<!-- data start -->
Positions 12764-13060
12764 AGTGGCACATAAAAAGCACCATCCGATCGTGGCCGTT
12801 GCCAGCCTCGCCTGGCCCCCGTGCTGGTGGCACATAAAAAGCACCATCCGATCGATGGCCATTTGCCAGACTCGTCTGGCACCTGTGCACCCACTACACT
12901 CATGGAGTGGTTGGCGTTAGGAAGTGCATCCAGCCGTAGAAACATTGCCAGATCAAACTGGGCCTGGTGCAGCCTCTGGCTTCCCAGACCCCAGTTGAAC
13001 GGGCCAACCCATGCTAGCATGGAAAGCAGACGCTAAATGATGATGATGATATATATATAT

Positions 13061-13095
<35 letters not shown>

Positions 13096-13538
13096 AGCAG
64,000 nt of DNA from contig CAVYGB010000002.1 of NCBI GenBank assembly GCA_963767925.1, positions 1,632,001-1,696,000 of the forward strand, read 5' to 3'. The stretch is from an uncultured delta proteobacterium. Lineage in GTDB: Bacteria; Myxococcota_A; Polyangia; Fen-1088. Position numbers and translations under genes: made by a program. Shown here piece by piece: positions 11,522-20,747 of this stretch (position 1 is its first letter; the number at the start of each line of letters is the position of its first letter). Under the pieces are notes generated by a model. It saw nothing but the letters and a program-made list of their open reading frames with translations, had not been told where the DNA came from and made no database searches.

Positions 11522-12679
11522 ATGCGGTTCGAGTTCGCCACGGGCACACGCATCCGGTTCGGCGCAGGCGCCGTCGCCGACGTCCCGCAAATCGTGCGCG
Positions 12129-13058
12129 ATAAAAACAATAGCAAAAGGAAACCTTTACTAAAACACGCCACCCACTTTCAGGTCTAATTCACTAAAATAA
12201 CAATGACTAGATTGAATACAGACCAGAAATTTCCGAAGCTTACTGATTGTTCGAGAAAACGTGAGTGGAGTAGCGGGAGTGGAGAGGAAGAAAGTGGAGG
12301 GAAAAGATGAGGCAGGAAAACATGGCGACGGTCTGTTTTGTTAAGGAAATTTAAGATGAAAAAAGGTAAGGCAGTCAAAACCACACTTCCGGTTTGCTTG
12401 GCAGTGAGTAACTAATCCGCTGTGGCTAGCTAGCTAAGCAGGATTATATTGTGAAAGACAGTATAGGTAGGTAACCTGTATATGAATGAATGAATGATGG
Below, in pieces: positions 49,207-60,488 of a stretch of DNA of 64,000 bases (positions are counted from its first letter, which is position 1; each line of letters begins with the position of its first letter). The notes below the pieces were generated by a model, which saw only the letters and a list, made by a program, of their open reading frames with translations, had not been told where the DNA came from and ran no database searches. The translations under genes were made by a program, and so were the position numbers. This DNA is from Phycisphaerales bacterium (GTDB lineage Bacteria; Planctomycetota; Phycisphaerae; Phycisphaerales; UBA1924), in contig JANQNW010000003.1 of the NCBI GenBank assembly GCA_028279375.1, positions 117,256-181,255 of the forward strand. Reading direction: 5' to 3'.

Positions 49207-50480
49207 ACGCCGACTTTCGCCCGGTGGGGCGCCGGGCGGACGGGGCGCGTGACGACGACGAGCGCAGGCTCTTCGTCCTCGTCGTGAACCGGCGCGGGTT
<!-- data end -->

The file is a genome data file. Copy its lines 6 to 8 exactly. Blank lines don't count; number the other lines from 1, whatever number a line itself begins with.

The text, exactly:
Positions 13061-13095
<35 letters not shown>

Positions 13096-13538